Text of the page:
Denver, CO Spinal Instrumentation Cost Comparison

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A Spinal Instrumentation in Denver costs $18,648 on average when you take the median of the 47 medical providers who perform Spinal Instrumentation procedures in Denver, CO. There are 1 different types of Spinal Instrumentation provided in Denver, listed below, and the price for each differs based upon your insurance type. As a healthcare consumer you should understand that prices of medical procedures vary and if you shop from the Denver providers below you may be able to save money. Start shopping today and see what you can save!
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Select any of the procedures below to view detailed cost data and provider comparisons.

Procedure Price Range
Disk Laminectomy Cost Average $11,500 - $31,600 Free Quote

Compare Spinal Instrumentation Providers in Denver, CO

Facility City Type
Rocky Mountain Surgery Center Englewood Ambulatory Surgical Center
Midtown Surgical Center Denver Ambulatory Surgical Center
Porter Adventist Hospital Denver Acute Care Hospital
Clear Creek Surgery Center Wheat Ridge Ambulatory Surgical Center
North Suburban Surgery Center Thornton Ambulatory Surgical Center
Rose Medical Center Denver Acute Care Hospital
Harvard Park Surgery Center Denver Ambulatory Surgical Center
Presbyterian/Saint Luke's Medical Center Denver Acute Care Hospital
Greenwood ASC Greenwood Village Ambulatory Surgical Center
Madison Street Surgery Ctr Denver Ambulatory Surgical Center
Surgery Center of Colorado Littleton Ambulatory Surgical Center
Yosemite Street Surgery Center Lone Tree Ambulatory Surgical Center
Centrum Surgical Center Greenwood Village Ambulatory Surgical Center
Littleton Adventist Hospital Littleton Acute Care Hospital
Park Avenue Surgery Center Denver Ambulatory Surgical Center
Platte Valley Medical Center Brighton Acute Care Hospital
Sky Ridge Surgical Center Lone Tree Ambulatory Surgical Center
Lowry Surgery Center Denver Ambulatory Surgical Center
Asarch Surgery Center Englewood Ambulatory Surgical Center
University of Colorado Hospital Aurora Acute Care Hospital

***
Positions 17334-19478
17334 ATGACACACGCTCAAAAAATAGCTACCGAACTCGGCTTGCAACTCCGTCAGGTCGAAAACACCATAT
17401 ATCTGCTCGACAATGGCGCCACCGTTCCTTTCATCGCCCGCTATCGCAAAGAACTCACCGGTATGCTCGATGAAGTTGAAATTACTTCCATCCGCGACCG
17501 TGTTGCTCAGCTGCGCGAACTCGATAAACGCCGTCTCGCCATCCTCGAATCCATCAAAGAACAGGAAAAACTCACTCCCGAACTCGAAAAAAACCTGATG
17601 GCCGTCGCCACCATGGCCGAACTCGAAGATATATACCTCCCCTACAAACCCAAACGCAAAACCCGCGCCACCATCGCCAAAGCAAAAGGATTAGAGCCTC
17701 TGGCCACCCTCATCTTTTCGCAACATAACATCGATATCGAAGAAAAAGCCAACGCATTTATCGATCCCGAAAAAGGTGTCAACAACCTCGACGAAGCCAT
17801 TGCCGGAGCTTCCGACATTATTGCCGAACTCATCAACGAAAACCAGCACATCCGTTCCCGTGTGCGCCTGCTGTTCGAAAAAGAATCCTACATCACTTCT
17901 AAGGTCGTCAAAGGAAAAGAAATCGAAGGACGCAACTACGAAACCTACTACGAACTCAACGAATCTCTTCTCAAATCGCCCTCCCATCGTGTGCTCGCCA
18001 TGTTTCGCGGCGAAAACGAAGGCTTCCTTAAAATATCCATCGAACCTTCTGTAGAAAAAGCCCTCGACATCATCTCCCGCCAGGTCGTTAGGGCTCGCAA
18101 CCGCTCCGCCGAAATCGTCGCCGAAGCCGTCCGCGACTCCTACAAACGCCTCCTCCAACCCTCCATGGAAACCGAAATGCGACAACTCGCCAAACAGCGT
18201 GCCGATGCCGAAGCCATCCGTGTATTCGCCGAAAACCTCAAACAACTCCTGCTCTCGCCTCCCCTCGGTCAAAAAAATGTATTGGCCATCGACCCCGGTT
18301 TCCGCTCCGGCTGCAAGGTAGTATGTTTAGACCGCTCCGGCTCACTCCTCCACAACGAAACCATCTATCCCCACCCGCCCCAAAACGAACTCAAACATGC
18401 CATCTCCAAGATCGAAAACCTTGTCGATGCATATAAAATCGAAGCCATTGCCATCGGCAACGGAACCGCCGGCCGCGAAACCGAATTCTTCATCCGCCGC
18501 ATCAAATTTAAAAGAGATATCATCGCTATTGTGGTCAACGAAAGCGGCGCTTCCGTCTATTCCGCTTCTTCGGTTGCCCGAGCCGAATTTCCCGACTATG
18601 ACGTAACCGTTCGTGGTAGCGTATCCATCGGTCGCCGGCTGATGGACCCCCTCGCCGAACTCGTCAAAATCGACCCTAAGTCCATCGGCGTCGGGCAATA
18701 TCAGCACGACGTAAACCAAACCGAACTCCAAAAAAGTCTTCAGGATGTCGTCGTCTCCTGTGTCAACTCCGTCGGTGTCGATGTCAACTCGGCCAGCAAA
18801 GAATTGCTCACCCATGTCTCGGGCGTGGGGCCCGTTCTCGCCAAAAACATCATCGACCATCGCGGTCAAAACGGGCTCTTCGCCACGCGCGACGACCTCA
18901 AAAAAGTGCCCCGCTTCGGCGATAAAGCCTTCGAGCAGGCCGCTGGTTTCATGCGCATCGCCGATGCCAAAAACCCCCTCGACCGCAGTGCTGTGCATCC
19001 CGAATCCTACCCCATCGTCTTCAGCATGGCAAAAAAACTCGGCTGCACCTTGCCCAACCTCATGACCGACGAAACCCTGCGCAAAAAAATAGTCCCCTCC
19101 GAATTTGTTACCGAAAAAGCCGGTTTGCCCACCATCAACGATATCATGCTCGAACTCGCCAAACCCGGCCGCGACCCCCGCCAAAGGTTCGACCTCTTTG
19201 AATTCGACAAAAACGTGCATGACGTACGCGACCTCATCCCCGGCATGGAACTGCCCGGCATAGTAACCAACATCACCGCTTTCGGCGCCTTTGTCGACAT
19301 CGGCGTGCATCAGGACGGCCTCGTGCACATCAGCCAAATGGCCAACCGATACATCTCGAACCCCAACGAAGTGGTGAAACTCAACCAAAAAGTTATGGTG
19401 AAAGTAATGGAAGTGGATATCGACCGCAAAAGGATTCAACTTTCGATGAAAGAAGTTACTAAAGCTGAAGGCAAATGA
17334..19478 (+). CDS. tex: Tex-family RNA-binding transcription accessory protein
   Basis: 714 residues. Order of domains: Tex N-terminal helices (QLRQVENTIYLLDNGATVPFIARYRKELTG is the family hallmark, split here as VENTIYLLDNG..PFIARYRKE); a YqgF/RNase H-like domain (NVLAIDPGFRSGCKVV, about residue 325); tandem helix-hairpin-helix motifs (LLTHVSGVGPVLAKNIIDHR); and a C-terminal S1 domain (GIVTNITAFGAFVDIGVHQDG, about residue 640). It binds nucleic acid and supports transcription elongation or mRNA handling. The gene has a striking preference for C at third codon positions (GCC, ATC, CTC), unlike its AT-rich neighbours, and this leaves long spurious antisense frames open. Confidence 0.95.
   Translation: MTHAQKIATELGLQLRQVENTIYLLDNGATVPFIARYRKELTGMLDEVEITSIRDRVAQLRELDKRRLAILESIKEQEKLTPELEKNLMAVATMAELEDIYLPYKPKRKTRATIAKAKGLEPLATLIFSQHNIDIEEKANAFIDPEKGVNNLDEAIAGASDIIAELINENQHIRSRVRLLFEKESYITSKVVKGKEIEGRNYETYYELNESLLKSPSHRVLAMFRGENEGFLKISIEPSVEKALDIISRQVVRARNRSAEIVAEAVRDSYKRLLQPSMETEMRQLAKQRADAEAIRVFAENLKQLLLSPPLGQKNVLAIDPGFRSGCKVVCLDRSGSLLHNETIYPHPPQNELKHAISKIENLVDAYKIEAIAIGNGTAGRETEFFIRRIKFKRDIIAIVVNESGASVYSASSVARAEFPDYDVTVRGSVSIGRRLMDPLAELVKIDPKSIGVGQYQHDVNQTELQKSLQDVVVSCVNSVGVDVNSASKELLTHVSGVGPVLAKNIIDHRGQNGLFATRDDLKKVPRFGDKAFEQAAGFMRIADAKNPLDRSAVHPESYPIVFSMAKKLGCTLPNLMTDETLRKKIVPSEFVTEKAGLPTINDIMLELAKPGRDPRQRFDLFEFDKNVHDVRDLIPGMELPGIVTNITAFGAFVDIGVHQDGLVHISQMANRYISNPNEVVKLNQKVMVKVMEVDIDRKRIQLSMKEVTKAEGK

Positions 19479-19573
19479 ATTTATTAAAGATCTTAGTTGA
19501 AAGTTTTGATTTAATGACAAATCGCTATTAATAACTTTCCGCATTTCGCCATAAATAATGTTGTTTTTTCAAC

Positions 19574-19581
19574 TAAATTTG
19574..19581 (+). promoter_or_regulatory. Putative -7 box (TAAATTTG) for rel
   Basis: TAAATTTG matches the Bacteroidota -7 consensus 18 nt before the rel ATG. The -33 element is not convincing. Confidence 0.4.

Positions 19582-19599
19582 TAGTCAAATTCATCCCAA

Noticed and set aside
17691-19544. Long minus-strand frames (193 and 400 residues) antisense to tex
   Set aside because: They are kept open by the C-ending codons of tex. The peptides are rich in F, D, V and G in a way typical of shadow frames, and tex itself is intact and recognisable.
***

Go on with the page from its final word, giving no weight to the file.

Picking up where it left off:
Crown Point Surgery Center Parker Ambulatory Surgical Center
Denver Health Medical Center Denver Acute Care Hospital
Northwest Regional ASC Westminster Ambulatory Surgical Center
Parker Adventist Hospital Parker Acute Care Hospital
Golden Surgery Center Golden Ambulatory Surgical Center
Swedish Medical Center Englewood Acute Care Hospital
Exempla Lutheran Medical Center Wheat Ridge Acute Care Hospital
The Medical Center of Aurora Aurora Acute Care Hospital
Saint Anthony Central Hospital Denver Acute Care Hospital
North Suburban Medical Center Thornton Acute Care Hospital
Highline South Ambulatory Surgery Center Littleton Ambulatory Surgical Center
Saint Anthony North Hospital Westminster Acute Care Hospital
Exempla Saint Joseph Hospital Denver Acute Care Hospital
Sky Ridge Medical Center Lone Tree Acute Care Hospital
Park Meadows Outpatient Surgery Lone Tree Ambulatory Surgical Center
The Surgery Center at Park Meadows Lone Tree Ambulatory Surgical Center
Lakewood Surgical Center Lakewood Ambulatory Surgical Center
Aurora Surgery Center Aurora Ambulatory Surgical Center
Denver Health Services Denver Ambulatory Surgical Center
Dry Creek Surgery Center Englewood Ambulatory Surgical Center
Englewood Surgery Center Englewood Ambulatory Surgical Center
The Surgery Center at Lutheran Wheat Ridge Ambulatory Surgical Center
The Mohs Center Denver Ambulatory Surgical Center
Littleton Day Surgery Center Littleton Ambulatory Surgical Center